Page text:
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Re: Exploiting buffer overflows via protected GCC
From: ArcSighter Elite <arcsighter () gmail com>
Date: Fri, 13 Feb 2009 13:13:25 -0500

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Valdis.Kletnieks () vt edu wrote:
On Fri, 13 Feb 2009 11:50:11 EST, Jason Starks said:

memset(buf, 'A', 528);

Don't do that.  This sort of "whoops" is exactly what the gcc SSP canary is
designed to stop.

I have googled my brains out for a solution, but all I have gathered is that
my Ubuntu's gcc is compiled with SSP and everytime I try to overwrite the
return address it also overwrites the canary's value, and triggers a stop in
the program. I've disassembled it and anybody who can help me probably
doesn't need me to explain much more, but I would like to know a way to get
this. There seems to be some people on this list who may know something on
how to exploit on *nix systems with this protection enabled.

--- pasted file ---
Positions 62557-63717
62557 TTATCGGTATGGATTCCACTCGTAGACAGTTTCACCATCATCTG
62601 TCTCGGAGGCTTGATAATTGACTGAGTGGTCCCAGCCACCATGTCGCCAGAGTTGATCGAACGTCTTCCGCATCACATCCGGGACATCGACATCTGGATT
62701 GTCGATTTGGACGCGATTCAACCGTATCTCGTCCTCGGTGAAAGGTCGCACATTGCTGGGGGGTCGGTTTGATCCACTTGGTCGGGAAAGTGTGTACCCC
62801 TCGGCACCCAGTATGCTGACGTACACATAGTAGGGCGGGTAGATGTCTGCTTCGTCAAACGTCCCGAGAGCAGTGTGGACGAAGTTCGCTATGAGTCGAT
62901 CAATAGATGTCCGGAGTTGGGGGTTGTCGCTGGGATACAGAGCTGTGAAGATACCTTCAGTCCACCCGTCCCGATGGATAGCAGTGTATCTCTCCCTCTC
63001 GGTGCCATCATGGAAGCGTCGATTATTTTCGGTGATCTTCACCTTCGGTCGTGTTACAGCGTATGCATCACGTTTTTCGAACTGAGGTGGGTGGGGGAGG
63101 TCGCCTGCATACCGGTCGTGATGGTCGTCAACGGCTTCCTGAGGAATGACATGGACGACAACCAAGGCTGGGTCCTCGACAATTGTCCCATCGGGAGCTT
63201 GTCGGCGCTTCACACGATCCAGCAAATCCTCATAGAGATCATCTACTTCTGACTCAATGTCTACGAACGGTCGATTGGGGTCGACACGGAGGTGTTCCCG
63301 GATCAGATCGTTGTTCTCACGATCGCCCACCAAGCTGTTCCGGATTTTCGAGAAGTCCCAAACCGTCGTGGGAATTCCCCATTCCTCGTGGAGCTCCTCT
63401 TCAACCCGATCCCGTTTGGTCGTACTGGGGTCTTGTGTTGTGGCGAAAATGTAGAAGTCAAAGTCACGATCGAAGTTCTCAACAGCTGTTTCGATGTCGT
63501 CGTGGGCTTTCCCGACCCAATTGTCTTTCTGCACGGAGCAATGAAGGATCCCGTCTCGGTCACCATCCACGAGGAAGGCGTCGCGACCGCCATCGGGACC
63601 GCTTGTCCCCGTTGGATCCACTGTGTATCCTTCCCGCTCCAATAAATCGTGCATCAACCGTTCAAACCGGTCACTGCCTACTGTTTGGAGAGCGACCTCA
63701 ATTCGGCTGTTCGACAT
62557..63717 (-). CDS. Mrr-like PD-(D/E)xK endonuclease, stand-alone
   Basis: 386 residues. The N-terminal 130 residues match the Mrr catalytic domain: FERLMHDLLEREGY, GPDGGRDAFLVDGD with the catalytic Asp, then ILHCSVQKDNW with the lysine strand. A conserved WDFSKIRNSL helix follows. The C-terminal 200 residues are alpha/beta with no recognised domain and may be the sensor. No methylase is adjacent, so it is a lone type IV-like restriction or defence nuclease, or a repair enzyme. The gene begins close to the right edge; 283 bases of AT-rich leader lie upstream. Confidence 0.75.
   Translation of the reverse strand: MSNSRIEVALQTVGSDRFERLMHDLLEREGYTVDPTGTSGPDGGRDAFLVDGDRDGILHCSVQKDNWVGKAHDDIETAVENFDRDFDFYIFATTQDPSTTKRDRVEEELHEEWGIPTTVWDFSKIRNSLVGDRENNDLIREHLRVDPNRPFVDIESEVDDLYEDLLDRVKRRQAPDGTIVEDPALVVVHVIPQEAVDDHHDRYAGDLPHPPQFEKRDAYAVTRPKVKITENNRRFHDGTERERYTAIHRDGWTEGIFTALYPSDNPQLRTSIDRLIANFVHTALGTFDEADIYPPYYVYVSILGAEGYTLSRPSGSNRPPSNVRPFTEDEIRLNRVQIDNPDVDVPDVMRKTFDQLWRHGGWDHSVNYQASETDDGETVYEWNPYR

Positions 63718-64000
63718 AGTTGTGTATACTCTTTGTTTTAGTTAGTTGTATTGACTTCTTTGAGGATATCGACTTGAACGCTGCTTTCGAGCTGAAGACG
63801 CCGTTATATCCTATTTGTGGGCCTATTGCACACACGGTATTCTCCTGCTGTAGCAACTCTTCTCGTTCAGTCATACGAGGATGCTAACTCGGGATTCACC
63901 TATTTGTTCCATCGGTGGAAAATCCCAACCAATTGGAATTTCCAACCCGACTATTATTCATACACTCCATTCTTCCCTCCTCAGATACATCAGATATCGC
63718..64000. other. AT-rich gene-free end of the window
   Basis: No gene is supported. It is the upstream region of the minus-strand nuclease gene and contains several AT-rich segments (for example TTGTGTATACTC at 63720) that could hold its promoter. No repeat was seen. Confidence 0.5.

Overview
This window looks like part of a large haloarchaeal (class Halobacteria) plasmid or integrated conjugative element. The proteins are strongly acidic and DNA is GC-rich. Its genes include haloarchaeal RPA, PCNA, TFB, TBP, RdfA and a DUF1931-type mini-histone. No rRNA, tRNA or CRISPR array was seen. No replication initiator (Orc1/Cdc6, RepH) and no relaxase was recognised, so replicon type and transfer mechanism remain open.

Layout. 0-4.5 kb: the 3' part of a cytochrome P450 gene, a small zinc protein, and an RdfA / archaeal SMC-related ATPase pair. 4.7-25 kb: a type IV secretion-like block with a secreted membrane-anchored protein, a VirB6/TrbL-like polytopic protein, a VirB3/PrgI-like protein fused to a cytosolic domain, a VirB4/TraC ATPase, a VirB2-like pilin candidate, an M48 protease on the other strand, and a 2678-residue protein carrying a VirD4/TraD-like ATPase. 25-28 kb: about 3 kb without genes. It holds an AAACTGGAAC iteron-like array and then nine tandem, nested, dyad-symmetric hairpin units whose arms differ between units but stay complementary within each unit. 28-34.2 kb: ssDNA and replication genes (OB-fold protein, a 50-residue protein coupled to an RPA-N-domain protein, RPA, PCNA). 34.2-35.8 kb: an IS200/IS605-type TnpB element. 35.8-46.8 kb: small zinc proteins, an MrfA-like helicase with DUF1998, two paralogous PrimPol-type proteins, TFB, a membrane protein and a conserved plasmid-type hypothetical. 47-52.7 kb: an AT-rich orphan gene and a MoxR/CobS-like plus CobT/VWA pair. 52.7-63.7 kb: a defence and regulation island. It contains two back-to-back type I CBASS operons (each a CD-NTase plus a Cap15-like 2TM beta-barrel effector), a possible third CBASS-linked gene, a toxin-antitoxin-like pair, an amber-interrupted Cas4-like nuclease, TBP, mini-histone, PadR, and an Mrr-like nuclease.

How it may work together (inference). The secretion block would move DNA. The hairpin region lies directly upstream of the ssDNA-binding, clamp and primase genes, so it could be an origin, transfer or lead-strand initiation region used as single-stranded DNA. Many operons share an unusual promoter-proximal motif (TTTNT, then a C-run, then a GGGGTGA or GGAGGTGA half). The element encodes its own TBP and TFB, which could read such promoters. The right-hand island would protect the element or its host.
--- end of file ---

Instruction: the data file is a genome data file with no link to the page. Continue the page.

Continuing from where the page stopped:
What you want to do is be more precise in your splatting.  Instead of
one memset, see if you can come up with a way to do *two* memsets, which
leave your stack looking like:

      'AAAAAAAAA' (above the canary)
      <4 unmolested bytes of canary>
      'AAAAAAAAA' (below the canary)

Of course, if you're trying to exploit already-existing code, you probably
only have one memset/strcpy you can abuse, and the starting address of the
destination is already nailed down, which means you need to fill in the
4 bytes of canary correctly.  This means you need to find a way to obtain
the value so you can use it.  One hint - sometimes you're better off targeting
the stack frame 2 or 3 function calls back, rather than the *current* frame.



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He was actually seeking for ways to bypass stack protection in gcc
environments. There may be references at the web, reducing the entropy
for prediction, brute-forcing or abusing signal handlers, could be a
good starting point. I have little experience with gcc, ask Matt Miller.
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_______________________________________________
Full-Disclosure - We believe in it.
Charter: http://lists.grok.org.uk/full-disclosure-charter.html
Hosted and sponsored by Secunia - http://secunia.com/


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